How hygiene can make up for funding cuts
Steve Nurdin, marketing manager at Cannon Hygiene, explains how an effective hygiene strategy can help care homes providers achieve positive customer feedback and attract new business.
The UK social care system is facing a crisis and care homes will be hit the hardest. Spending cuts and unsustainably low budgets – on average £620 a week – have led to care home providers not being able to cover day-to-day costs, according to the Competition and Markets Authority (CMA). The Guardian also recently reported that social care spending has decreased by £7bn since 2010 and English councils plan to push through another £700m in social care cuts by the end of 2019.
Care homes increasingly rely on the ability to attract and retain business to survive as a result. Clients expect nothing but excellence from care facility providers and poor high hygiene conditions are usually the main area for complaints and negative customer perceptions.
But faced with decreasing budgets many care home owners face staff shortages and cleaning tasks often slip to the bottom of priority lists. Especially with cold and flu season just around the corner, excellent hygiene is crucial to avoid falling below standards and facing mounting customer complaints.
Infections such as the common cold and flu are highly contagious and can spread like wildfire through any facility if no precautions are taken. The best defence is introducing a consistent hygiene strategy which can work in the background and take the pressure off already busy staff.
Good hand hygiene is the single most important factor which can help prevent a seasonal outbreak of viruses. Hands are responsible for the spread of 80 per cent of infectious diseases and effective hand hygiene is one of the best and most cost-effective ways to kill bacteria before it can spread. Automatic hand sanitiser dispensers should be provided in key areas such as communal spaces and near entrances and exits. In washrooms – if en-suite or shared - proper hand-washing facilities are vital. No-touch solutions, such as automatic taps, soap dispensers and hand driers, can reduce the transfer of germs from the washroom into the wider care home, while also saving staff resources.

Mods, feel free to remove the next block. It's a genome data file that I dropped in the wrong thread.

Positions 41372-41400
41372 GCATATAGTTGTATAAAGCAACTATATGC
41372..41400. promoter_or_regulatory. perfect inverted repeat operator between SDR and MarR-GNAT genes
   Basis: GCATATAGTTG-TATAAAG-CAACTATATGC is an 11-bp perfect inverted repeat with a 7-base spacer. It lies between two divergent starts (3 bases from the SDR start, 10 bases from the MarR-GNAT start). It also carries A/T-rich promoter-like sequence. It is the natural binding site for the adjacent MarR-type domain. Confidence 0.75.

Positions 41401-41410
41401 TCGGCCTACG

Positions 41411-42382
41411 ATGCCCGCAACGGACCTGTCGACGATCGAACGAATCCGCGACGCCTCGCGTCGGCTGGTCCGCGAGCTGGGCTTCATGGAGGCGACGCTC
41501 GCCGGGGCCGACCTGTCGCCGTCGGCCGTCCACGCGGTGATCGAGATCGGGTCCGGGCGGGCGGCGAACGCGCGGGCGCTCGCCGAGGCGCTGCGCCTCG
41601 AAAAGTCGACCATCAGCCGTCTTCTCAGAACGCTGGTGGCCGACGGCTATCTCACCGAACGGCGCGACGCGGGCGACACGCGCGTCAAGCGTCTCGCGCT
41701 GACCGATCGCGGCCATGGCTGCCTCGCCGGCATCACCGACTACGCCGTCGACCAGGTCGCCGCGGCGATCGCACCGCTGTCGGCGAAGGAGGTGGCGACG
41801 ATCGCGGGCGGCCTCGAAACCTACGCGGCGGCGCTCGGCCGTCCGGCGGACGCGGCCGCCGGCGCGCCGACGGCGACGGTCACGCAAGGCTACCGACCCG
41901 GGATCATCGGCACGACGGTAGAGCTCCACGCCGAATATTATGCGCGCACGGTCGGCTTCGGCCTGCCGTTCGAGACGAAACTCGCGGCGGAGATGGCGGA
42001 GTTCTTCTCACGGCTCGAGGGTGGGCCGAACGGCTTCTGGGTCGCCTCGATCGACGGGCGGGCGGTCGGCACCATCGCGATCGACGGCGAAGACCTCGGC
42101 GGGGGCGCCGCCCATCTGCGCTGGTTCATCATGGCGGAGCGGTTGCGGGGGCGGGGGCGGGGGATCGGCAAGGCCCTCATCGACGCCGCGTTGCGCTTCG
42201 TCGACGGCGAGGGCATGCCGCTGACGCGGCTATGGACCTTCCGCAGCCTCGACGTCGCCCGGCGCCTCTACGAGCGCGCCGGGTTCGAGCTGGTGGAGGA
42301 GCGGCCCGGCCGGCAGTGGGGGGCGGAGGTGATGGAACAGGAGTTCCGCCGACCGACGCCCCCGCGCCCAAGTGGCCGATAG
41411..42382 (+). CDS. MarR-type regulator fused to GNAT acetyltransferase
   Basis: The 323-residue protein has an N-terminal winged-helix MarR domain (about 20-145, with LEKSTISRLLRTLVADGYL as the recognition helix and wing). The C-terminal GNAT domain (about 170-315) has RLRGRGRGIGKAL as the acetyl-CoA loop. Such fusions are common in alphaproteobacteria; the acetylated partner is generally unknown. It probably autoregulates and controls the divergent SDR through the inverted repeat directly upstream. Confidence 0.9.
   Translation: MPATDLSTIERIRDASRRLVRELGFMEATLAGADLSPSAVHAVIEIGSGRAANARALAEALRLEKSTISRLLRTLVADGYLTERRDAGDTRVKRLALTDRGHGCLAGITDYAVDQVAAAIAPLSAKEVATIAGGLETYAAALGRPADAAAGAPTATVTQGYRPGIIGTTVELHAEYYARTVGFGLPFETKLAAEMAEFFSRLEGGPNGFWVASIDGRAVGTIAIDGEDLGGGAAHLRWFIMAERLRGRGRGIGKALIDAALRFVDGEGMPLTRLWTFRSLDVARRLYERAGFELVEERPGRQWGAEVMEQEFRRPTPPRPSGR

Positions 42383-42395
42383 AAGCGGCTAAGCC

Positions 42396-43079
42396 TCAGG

Airborne germs are some of the easiest to transmit but hardest to prevent. While it is common practice, many people do not cover their mouth when sneezing or coughing. This can quickly spread bacteria between care home residents. The good news is that recent advances in technology means care home operators can now manage indoor air quality effectively and automatically. Air filters can kill bacteria, neutralise pollen and dust and fragrance the air to keep premises smell fresh throughout the day.
The key to success lies in the detail, and special attention should be paid to areas where dirt and bacteria can settle and collect unnoticed. Vacuuming doormats may seem sufficient as the surface appears clean, but it only removes the top 10 per cent of the dirt, for example. Instead, they should be professionally laundered on a regular basis.
Equally as important are door handles as bacteria can spread through hand to surface touch within hours throughout an entire building. In fact, a study conducted by The University of Arizona found that traces of a harmless virus placed on a door handle spread to half of the surfaces in the same building within just four hours. To tackle this issue there are solutions available that automatically spray an antibacterial mist on door grips and effectively neutralise bacteria.
Managers should identify germ hotspots and develop a consistent hygiene strategy that can work in the background without much assistance. Automatic no-touch solutions will provide peace of mind for care home providers that an effective hygiene strategy is in place to protect residents and save resources.